The X-pipe will sit just under the tail of the transmission, behind the transmission mount. The driver's side pipe from the header to the X-pipe will run fairly close to the speedo cable and to the shift linkage - there isn't much room in that area because there was no factory exhaust in that area. Even with factory dual exhaust, both sides of the exhaust ran down the passenger's side of the truck to avoid the second/"forward" fuel tank on the driver's side if the truck was so equipped. This truck is not so equipped, so I'm just running a traditional/basic dual exhaust setup to keep it simple - K.I.S.S. :-) The transmission crossmember will also likely need some form of adjusting/re-working to make it work around the X-pipe. The header collectors appear to exit with the exhaust pipes aimed squarely at the transmission crossmember. If I do this modification, I would probably get/create a U-shaped piece of steel in a thickness roughly matching the original crossmember, then basically cut out the crossmember sections where the exhaust would go through, and then weld in the U-shaped pieces in place of what was cut out to allow the exhaust to go through. As for how to position the U-shaped pieces (ala, is the "open section" on top or on the bottom), it would be based on what fit best with the exhaust mounted in the truck.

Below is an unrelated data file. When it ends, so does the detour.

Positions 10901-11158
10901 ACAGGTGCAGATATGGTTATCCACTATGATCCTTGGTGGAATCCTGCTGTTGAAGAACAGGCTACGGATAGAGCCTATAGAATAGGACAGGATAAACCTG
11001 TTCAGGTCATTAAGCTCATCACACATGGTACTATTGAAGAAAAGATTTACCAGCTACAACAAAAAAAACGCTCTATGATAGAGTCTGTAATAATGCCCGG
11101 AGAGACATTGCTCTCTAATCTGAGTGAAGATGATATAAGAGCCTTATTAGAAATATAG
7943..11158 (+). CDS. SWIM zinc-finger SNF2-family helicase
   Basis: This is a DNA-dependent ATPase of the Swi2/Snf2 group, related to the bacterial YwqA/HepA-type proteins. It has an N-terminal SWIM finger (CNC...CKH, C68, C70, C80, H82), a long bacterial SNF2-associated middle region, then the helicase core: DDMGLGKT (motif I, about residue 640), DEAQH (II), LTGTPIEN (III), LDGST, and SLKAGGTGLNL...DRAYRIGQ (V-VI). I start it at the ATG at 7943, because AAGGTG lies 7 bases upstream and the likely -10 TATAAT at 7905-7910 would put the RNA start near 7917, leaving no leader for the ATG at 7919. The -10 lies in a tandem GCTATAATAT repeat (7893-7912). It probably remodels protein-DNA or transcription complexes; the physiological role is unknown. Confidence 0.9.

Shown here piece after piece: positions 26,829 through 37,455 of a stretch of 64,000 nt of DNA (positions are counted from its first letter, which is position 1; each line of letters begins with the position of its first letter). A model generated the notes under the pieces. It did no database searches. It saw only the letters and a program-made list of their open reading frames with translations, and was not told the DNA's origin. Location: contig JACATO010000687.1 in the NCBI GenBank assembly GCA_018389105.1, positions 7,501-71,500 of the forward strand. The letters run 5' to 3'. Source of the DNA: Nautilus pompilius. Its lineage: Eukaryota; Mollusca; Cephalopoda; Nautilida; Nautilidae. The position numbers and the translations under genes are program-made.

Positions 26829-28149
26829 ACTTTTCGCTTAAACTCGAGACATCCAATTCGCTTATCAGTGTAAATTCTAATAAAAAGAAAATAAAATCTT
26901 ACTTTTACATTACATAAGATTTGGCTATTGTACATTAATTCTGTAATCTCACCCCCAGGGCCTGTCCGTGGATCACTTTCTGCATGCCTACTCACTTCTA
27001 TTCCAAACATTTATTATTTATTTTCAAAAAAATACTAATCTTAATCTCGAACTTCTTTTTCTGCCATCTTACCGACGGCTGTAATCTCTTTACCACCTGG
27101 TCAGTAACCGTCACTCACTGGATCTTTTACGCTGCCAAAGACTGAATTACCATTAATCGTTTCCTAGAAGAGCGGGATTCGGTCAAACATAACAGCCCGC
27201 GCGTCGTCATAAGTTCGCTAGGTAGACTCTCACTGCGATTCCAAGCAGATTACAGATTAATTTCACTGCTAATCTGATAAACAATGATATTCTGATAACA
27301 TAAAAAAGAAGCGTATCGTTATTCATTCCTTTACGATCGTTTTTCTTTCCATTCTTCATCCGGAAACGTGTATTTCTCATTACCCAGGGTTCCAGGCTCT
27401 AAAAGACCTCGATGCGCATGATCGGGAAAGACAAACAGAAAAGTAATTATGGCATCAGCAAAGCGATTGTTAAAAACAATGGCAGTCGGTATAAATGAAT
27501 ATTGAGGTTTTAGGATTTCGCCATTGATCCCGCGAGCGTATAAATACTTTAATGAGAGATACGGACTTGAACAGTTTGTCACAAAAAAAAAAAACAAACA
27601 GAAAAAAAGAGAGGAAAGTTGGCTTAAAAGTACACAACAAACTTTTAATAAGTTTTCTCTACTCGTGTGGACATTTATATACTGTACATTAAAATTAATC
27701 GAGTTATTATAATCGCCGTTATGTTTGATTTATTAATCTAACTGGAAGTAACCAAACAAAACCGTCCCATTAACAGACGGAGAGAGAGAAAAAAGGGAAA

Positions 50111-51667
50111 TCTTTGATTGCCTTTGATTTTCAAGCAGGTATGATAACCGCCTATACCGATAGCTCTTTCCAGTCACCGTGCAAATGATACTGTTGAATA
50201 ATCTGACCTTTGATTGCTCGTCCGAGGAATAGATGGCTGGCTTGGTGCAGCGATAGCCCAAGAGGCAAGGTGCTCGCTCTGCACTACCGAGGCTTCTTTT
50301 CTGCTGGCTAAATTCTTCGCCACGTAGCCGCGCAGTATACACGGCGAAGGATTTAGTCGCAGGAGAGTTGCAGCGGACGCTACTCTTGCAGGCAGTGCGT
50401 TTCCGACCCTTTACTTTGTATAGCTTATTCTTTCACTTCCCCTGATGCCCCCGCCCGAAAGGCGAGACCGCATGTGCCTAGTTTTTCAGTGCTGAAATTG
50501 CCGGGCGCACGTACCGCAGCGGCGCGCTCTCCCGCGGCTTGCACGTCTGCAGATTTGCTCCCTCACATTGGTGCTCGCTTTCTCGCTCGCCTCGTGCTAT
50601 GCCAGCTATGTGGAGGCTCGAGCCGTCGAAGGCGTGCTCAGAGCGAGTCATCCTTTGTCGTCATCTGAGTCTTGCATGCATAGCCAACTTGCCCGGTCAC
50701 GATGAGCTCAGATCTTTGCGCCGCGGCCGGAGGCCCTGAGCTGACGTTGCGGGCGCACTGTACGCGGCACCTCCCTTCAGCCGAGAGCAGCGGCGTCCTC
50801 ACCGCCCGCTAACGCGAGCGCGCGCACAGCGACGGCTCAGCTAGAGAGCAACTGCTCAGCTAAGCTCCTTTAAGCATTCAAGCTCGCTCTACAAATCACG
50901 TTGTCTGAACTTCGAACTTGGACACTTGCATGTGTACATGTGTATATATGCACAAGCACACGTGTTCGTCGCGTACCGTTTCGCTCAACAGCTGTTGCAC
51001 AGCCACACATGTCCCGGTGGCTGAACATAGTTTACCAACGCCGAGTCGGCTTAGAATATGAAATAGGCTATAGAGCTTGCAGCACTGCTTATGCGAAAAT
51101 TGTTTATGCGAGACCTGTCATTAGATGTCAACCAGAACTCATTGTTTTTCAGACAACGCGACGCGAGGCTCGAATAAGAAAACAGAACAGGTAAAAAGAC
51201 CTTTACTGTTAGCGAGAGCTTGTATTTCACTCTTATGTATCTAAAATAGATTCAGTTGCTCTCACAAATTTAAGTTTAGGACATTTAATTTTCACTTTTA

I found a set of older BBK 1 5/8 unequal length headers for a 5.0L Mustang really cheap - another Craigslist deal. I was going to use them here, but they didn't fit, so maybe they'll fit on my 1964 Ranchero 5.0L EFI swap project.

1979FordF100-034.jpg (2227742 bytes) 1979FordF100-035.jpg (2215389 bytes)

Here's the first set of Ford 302/5.0L exhaust headers I had laying around that I tried to use. They are supposedly for an early Mustang, but I tried them here to see if I got lucky and they worked. I wasn't lucky and I'll have to buy new headers for this truck. You can clearly see how the driver's side header has the tubes spread to allow the clutch linkage to go between them. This part actually seemed to fit OK - which is not too surprising since that part of the header would be the same on any 302 Ford engine. Unfortunately, the collector ended up hitting the crossmember that goes under the front of the transmission. Oh well - it was worth a try.

1979FordF100-044.jpg (2523302 bytes)

Here are two reasonably good pictures of the trans crossmember with the header collector outlets in front of it. I'm going to have to modify the crossmember to allow the exhaust to fit through this area when it comes time to do the exhaust system, so I wanted to get some pics of it.

1979FordF100-112.jpg (2534928 bytes) 1979FordF100-113.jpg (1968054 bytes)



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Page last updated 06/28/2009 10:50:40 AM